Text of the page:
Gene Weingarten: I am caught between A and B. I definitely want the team that beat the Yanks or the Giants to wind up winning it all; that tells me that my team might well have been second best.

But I really lose interest in the whole thing. I don't watch the games.

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NASA guy: I had no problem with the shirt. Liz is winning the poll because the poll is messed up. When I clicked it, it informed me that there had been only two comments, and they both agreed that the site couldn't be looked at -- except that I clicked the entry for "Liz was wrong."

I know about the mouse-over thing. It just didn't occur to me that the link would go to a site that would be so seriously NSFW. I figured it would be something no worse than Gene's T-shirt photo, which I looked at before I got to his NSFW warning. And which I would have looked at, anyway.

Gene Weingarten: Wait.

LIZ, did you CORRUPT THE POLL?

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Rentboy: It's unfortunate that your chats are now monthly, because good stuff comes up in the gaps. I'm thinking primarily of George Rekers, the right-wing anti-gay nut who hired a young male prostitute to go on tour with him to Europe and give him naked rub-downs. I'm thinking he's made "lifting my luggage" into the new "hiking the Appalachian trail." Any thoughts?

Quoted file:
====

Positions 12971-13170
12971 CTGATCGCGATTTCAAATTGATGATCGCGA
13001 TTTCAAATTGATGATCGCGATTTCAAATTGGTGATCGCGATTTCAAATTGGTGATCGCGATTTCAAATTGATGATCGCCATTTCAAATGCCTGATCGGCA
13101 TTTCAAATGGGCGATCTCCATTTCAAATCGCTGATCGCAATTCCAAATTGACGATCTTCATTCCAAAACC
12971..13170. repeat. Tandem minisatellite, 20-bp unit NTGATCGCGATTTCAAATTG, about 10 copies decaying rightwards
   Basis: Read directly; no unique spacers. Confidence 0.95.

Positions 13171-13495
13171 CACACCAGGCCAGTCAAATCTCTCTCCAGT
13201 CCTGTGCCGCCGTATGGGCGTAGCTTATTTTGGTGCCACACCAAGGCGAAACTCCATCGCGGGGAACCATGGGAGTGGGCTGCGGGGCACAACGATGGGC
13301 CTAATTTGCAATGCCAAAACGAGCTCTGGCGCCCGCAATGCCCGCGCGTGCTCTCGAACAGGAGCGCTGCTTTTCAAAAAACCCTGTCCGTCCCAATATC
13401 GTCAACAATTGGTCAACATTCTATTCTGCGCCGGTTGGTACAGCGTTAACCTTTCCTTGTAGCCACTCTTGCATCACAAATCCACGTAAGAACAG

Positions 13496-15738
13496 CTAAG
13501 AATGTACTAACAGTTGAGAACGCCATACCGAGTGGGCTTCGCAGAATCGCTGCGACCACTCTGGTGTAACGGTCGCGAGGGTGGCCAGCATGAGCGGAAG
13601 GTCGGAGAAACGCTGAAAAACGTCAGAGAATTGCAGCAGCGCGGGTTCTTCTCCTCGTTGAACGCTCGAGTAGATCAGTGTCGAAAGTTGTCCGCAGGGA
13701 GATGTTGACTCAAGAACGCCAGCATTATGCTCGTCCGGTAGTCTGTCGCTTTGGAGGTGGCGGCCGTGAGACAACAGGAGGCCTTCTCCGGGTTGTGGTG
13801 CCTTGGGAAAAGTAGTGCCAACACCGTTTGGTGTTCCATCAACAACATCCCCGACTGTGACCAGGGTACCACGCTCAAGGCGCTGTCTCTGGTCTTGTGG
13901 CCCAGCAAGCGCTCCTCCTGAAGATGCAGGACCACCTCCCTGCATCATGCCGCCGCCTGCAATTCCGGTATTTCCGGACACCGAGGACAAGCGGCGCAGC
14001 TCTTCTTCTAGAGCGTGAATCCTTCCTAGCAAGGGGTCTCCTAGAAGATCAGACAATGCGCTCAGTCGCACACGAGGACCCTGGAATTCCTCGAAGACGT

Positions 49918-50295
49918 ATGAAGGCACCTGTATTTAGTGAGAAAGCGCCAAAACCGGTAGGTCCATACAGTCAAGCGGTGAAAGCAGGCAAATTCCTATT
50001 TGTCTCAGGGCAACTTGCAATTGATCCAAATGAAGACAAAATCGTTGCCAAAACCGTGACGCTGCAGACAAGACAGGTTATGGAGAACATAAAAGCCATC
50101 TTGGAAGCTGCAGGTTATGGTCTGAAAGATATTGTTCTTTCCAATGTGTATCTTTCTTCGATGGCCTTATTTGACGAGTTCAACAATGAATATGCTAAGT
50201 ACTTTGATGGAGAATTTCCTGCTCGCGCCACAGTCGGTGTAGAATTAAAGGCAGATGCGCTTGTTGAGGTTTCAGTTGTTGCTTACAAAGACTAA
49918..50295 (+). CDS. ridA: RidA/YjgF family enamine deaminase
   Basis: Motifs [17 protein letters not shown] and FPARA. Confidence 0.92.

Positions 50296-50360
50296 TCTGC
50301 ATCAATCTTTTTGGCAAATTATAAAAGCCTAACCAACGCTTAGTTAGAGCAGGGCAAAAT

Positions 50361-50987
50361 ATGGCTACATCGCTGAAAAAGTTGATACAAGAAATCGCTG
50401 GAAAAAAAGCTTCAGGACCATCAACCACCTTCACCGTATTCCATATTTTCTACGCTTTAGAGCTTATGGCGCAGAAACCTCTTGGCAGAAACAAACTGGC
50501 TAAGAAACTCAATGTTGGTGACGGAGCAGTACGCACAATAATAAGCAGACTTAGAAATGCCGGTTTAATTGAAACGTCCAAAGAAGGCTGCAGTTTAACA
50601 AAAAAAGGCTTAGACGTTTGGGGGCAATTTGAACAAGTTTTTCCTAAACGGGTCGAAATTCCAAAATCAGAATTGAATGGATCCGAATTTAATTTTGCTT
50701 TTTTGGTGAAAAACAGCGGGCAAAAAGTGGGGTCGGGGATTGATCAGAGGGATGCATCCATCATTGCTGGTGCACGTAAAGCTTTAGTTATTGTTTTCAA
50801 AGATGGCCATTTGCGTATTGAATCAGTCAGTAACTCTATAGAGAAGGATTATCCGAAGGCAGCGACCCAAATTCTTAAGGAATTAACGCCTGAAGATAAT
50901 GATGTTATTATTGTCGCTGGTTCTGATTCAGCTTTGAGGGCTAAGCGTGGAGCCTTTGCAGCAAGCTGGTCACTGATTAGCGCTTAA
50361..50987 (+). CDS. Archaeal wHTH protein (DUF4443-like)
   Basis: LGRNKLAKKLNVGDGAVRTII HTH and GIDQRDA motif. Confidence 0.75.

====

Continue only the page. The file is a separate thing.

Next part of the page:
Gene Weingarten: I love that there were photos of Rekers carrying his own luggage.

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Professor: I am a geologist who had the great pleasure of once in a professional talk citing -uck et al., 2006.

Gene Weingarten: Excellent!

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Aptonyms, Gay Division: Here are two recent stories containing nice aptonyms. In the first, check out the name of the publicist. In the second, appreciating the reporter's byline requires some knowledge of British slang.

Gene Weingarten: I shall summarize, to save the reader from having to negotiate two boring stories.

A publicist is named Howard Bragman, which is a truly superior aptonym; and,

A reporter on a story about Don't Ask, Don't Tell named Bryan Bender, bender being a Brit term for gay male. Eh.

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Michael Chab, ON: Michael Chabon went through a mid-career change in writing style, into stories where things actually happen. He says it's because he agreed to edit one of those "Best Short Stories of ____" anthologies, but he kept putting it off and ended up reading all the submissions in a single afternoon and wanted to kill himself by the end of it, because it was all stories about people who lived in Long Island having quiet epiphanies.

Gene Weingarten: Exactly! The quiet epiphany genre.

I blame Welty.

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Truxton Circle, DC: There is a twitter storm brewing (http://twitter.com/pattonoswalt). Apparently Columbia's Valedictorian plagiarized some of Patton Oswalt's routine in his graduation speech. My friend and I are debating what the school should do.

Do you think they should take back the diploma, or make some sort of notation on his record? It wasn't an academic violation, but it was at a school sanctioned event. Alternatively, they can look back at his academic work and bust him if they find evidence of plagiarism in it.

Gene Weingarten: I think the last thing.

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Leesburg, VA: Please, PLEASE, don't let them switch you over to the new chat format. Be your usual contrarian self and refuse.